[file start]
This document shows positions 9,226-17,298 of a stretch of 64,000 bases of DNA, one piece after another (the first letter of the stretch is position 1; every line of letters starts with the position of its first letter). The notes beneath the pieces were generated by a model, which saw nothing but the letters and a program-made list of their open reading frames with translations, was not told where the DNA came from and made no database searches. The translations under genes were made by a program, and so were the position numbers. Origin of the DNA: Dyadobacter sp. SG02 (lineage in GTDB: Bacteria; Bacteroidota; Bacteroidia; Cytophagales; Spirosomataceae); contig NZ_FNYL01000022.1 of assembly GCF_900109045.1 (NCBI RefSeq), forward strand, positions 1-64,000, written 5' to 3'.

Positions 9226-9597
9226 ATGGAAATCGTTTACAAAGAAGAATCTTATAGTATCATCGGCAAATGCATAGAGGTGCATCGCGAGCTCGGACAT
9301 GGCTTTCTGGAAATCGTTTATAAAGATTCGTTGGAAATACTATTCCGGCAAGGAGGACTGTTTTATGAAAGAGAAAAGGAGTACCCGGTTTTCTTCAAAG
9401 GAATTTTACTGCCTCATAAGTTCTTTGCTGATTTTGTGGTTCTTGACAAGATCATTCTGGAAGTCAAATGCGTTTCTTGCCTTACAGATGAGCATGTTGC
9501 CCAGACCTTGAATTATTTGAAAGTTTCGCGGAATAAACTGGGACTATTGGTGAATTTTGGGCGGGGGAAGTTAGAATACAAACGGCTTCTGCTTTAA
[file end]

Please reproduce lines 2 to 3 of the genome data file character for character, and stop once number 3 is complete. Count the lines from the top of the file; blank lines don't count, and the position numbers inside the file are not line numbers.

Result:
Positions 9226-9597
9226 ATGGAAATCGTTTACAAAGAAGAATCTTATAGTATCATCGGCAAATGCATAGAGGTGCATCGCGAGCTCGGACAT